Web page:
Despite use of the word disruptive in a significant number of press releases, I expect few, if any, truly disruptive manufacturing technologies. Things simply take some time from conception to adolescence to maturity. Products I’ve seen that looked disruptive often didn’t make it due to executive incompetence or lack of vision (same thing).
Watching the flow of press releases and conversations from technology developers, here are a few thoughts for the near future.
I expect to see Additive Manufacturing (3D Printing) increasingly integrated as part of overall manufacturing process. The process is getting stable and tolerances are becoming tighter. More than just for manufacturing obsolete parts for service, it will become simply another tool in the discrete manufacturing process.
One non-technology trend that is happening now and I expect it to become nearly ubiquitous except maybe in the “laggard” companies concerns management making a concerted effort to break down department silos and foster teams–not a technology thing but a people thing. Looking at technology for the infamous IT/OT convergence is like looking for a vegetarian in a pork processing factory.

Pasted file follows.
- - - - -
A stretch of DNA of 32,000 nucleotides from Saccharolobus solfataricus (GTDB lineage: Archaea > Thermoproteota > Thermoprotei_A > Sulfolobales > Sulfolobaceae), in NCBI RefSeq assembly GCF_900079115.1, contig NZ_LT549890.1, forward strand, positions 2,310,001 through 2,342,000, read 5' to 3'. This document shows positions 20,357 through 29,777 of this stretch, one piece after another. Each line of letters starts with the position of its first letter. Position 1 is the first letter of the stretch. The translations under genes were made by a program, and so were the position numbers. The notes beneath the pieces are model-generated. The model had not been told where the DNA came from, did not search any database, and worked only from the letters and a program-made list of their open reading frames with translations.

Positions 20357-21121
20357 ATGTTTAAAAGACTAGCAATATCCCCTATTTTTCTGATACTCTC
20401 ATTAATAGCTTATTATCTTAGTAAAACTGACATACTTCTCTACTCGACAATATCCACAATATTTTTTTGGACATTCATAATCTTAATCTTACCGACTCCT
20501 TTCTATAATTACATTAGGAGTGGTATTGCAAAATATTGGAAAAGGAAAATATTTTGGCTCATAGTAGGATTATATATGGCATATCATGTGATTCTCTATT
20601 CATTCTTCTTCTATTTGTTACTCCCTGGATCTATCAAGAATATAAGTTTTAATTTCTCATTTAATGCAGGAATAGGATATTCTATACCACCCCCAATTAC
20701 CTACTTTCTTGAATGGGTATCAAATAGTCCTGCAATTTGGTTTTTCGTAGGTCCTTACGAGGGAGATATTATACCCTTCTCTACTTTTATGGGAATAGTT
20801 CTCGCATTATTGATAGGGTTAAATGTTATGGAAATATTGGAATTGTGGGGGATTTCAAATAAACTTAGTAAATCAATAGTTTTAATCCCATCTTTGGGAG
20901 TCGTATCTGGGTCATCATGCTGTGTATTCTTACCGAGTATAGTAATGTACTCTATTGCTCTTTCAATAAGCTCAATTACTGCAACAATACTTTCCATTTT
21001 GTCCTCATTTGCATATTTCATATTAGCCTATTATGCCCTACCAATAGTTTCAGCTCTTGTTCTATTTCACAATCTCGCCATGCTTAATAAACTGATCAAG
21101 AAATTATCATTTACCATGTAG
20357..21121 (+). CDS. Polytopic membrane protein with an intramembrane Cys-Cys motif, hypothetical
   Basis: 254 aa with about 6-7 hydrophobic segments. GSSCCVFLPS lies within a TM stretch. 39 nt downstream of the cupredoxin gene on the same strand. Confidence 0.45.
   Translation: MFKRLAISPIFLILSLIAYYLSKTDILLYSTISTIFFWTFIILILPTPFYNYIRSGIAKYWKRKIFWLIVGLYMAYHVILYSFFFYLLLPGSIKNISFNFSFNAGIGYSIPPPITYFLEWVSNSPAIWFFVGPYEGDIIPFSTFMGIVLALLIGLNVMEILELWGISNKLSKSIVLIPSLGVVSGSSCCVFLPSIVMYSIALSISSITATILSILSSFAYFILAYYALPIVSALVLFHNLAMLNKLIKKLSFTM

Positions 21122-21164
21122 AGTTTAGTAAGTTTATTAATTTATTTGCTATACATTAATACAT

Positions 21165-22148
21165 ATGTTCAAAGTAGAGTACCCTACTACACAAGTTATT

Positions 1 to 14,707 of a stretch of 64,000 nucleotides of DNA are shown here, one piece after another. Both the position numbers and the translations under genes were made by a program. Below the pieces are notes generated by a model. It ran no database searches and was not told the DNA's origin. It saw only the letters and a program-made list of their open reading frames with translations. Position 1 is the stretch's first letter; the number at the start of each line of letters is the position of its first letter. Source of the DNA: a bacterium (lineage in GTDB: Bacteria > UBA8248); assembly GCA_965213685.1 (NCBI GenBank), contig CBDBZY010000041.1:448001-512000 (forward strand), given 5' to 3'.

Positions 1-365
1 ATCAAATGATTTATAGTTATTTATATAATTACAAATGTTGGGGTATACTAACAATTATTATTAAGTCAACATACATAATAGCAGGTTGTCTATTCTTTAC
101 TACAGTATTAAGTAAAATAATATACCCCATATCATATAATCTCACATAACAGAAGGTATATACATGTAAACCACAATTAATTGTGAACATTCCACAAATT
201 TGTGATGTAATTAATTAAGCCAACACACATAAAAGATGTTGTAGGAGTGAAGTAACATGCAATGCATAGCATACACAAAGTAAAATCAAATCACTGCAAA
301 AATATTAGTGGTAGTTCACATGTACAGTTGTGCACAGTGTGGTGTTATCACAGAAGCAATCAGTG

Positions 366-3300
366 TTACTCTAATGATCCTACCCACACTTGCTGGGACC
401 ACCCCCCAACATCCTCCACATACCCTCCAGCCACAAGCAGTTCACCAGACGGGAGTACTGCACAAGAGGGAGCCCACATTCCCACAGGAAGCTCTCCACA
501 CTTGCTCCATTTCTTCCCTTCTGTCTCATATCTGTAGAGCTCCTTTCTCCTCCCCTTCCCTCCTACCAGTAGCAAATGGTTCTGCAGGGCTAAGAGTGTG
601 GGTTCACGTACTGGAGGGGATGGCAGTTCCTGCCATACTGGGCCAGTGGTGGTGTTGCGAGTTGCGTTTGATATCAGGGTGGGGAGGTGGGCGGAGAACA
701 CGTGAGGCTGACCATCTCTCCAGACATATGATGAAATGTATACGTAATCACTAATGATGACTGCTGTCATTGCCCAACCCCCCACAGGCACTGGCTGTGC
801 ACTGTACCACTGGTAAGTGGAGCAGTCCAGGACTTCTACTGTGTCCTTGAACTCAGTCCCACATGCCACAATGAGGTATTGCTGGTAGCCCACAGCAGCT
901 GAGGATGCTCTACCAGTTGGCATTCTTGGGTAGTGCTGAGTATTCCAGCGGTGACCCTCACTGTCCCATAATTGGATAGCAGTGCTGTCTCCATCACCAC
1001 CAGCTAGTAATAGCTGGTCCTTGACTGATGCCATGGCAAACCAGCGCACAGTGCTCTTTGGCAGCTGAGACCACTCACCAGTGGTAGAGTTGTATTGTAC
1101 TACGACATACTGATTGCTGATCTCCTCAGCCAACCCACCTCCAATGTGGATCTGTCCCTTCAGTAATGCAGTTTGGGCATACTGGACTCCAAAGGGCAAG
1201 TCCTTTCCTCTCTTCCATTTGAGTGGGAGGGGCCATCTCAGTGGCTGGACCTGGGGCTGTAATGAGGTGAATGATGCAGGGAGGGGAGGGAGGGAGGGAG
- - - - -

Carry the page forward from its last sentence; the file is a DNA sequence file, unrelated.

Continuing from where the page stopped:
Everyone talks around Artificial Intelligence (AI) as if either the utopian or dystopian future is at hand. Yet when I analyze the opinions, real knowledge of AI is scarce. I expect ever increased integration of Machine Learning and Neural Net technology into automation and operations workflow. We most likely won’t even realize it. Just as my generation brought PCs into businesses and manufacturing first almost as a gimmick and then a generally used tool, Alexa or Siri for manufacturing workflow will just be there.
Improved data analysis leading to improved interactive visualization including AR. I put a lot in this sentence. For a reason. I think data collection, analysis, and visualization are tied together. Why collect data if we don’t run it through some analysis filters and then use it? How do we prepare data for utility unless we continually develop useable visualization? And Augmented Reality might become part of that visualization solution. The jury is still out there.